"...Contemplation is for all Christians.... [It] means essentially our being with God, putting ourselves in his presence, being hungry and thirsty for him, wanting him, letting heart and mind and will move towards him; with the needs of the world on our heart. It is a rhythmic movement of the personality into the eternity and peace of God, and no less for the turmoil of the world for whose sake, as for ours, we are seeking God. If that is the heart of prayer then the contemplative part of it will be large."
—Dr Michael Ramsey
100th Archbishop of Canterbury
Associates and Oblates of the Order are those who respond to the Holy Spirit's invitation to draw nearer to Jesus under the patronage of St Julian of Norwich, called to the contemplative life in the world.
Their rules of life, adaptations of the monastic Rule, unite their lives of prayer to that of the monastery and commit them to a regular practice of silent prayer, worship and study, in the context of their own particular vocations and particular Christian traditions. In varying degrees they bring this contemplative practice into their parishes and communities by the transformation of their lives through the deepening of their relationship with Christ.
Oblates, after a period of discernment and formation, profess vows requiring regular discipline and reflection in their Christian commitment, with a rule of life closely modeled on that of the Order's monastics. A vow of celibacy is possible for Oblates within the Order.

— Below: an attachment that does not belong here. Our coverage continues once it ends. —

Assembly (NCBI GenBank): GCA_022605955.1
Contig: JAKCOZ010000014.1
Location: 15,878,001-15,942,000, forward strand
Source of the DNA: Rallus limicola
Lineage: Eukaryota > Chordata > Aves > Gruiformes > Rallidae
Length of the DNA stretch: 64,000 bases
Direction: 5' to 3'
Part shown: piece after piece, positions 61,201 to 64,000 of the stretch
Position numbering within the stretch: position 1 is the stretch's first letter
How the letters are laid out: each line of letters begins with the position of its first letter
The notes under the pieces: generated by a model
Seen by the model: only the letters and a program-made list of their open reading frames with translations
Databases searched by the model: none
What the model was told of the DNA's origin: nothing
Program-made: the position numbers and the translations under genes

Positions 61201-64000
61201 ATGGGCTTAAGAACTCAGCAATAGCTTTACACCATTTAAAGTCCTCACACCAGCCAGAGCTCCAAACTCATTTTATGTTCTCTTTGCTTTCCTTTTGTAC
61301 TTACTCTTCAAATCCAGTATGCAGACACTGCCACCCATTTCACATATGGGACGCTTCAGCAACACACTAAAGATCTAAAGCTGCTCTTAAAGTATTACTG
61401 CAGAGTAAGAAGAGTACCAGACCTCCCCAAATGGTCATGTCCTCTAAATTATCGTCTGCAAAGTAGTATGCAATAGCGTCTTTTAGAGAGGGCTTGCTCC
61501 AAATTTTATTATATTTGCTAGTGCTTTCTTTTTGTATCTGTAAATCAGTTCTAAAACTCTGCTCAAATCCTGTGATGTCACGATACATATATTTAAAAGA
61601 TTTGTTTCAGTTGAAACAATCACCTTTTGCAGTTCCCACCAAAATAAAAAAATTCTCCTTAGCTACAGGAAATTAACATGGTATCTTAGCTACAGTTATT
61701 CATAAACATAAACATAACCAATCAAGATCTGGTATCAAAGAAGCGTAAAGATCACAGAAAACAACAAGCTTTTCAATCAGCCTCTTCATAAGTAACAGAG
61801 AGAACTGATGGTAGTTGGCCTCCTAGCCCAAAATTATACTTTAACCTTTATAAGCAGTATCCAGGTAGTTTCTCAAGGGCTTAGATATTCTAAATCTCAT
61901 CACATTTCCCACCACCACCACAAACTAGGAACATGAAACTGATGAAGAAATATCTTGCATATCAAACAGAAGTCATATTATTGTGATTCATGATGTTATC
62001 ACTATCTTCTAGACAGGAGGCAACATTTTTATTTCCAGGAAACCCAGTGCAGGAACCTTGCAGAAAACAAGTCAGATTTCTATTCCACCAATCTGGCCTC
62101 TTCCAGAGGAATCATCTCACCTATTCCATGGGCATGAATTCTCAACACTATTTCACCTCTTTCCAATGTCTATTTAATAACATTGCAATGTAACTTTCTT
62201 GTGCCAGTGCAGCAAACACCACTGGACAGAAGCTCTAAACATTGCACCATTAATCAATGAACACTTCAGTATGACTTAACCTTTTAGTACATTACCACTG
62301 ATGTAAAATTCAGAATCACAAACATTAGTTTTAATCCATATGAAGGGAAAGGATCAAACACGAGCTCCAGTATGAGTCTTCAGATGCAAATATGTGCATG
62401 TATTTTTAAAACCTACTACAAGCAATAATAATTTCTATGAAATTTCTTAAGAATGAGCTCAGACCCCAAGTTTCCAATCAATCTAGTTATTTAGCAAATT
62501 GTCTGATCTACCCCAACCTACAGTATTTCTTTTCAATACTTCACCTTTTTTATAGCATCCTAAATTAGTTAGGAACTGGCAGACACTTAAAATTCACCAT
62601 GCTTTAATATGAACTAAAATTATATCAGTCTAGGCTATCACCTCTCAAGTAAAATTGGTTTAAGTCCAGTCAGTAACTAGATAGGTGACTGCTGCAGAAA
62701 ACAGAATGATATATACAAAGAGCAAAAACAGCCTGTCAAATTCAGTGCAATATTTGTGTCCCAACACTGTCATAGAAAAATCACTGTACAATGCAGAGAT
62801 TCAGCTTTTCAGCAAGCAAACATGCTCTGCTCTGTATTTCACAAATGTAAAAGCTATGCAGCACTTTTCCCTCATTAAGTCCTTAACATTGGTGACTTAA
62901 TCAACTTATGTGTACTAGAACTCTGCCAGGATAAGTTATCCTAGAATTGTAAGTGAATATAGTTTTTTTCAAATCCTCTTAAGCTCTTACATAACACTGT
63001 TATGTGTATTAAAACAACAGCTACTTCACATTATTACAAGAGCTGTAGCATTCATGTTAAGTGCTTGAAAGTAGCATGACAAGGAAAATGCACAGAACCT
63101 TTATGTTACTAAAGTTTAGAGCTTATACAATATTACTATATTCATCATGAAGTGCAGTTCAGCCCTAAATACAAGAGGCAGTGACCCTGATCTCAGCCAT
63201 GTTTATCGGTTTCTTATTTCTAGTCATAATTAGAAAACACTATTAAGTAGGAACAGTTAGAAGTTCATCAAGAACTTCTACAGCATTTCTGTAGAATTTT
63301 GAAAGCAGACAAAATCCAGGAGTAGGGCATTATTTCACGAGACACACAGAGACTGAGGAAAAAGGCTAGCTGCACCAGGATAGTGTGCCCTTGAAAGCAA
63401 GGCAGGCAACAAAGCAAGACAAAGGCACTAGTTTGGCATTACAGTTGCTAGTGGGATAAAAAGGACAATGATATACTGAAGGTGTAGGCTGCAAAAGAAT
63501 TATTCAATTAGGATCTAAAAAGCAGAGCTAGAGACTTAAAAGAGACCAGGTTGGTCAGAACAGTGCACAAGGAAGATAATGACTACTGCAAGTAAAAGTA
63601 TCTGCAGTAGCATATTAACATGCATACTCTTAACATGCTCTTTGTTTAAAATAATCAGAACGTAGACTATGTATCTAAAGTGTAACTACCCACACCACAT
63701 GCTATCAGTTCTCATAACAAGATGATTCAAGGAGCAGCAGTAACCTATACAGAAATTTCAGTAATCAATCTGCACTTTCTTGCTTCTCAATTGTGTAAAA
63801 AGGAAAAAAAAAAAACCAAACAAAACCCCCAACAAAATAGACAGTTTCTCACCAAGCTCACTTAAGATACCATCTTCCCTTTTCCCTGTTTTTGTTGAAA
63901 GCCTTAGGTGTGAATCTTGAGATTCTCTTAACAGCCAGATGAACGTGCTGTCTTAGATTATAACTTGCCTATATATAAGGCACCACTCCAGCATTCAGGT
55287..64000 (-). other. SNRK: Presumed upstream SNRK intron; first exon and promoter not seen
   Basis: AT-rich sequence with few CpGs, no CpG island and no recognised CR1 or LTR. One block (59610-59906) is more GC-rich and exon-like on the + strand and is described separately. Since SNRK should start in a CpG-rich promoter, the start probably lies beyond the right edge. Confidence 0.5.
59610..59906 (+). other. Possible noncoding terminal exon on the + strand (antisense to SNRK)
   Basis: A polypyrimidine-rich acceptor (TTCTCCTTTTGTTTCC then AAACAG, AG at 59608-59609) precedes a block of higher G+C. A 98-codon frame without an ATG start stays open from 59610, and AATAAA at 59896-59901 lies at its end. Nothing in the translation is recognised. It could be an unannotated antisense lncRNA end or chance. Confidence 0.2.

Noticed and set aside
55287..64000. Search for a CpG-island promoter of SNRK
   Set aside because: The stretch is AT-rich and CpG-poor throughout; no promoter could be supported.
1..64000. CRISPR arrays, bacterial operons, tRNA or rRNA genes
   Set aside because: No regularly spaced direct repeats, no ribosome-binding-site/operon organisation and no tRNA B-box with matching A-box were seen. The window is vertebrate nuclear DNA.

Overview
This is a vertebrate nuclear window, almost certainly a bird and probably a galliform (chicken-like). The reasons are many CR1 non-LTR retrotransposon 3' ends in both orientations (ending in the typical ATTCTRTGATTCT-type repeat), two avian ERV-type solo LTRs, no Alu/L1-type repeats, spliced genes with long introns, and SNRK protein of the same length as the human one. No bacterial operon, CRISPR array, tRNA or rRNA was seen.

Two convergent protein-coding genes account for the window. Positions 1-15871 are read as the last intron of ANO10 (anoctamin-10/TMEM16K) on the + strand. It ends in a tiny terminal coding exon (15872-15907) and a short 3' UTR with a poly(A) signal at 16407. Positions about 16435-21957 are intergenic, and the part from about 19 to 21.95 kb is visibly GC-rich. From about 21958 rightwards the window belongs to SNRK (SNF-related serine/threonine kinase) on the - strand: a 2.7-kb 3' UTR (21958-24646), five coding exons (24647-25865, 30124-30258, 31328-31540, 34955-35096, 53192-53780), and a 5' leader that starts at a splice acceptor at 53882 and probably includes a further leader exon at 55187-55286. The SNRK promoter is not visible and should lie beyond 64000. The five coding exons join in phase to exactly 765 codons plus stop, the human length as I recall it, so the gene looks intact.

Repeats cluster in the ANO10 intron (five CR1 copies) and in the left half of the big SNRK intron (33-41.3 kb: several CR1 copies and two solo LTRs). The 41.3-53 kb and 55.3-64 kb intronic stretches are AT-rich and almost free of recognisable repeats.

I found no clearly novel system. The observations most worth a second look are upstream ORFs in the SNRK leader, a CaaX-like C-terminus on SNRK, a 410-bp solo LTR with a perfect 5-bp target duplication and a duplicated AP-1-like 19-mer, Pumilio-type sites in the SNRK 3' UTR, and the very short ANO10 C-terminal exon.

For more information about becoming an Oblate of the Order of Julian of Norwich, contact KC Burton ObJN.
Associates are committed to a simple form of the rule adaptable to many different walks of life, providing a framework for prayer and discipline in everyday living.
For more information about becoming an Associate of the Order of Julian of Norwich, contact Fr Rodney Davis AOJN.
As an expression of the shared life that the monks and nuns, Oblates, and Associates create together, the monastics use the 1979 Book of Common Prayer as their breviary in the monasteries of the Order.
That we may provide Christ's welcome for all, the Order does not hold an official position on divisive issues in the Church.
Instead we invite everyone seeking a renewed life of prayerful transformation in Christ to participate in the transforming work of availability to God by contemplative prayer.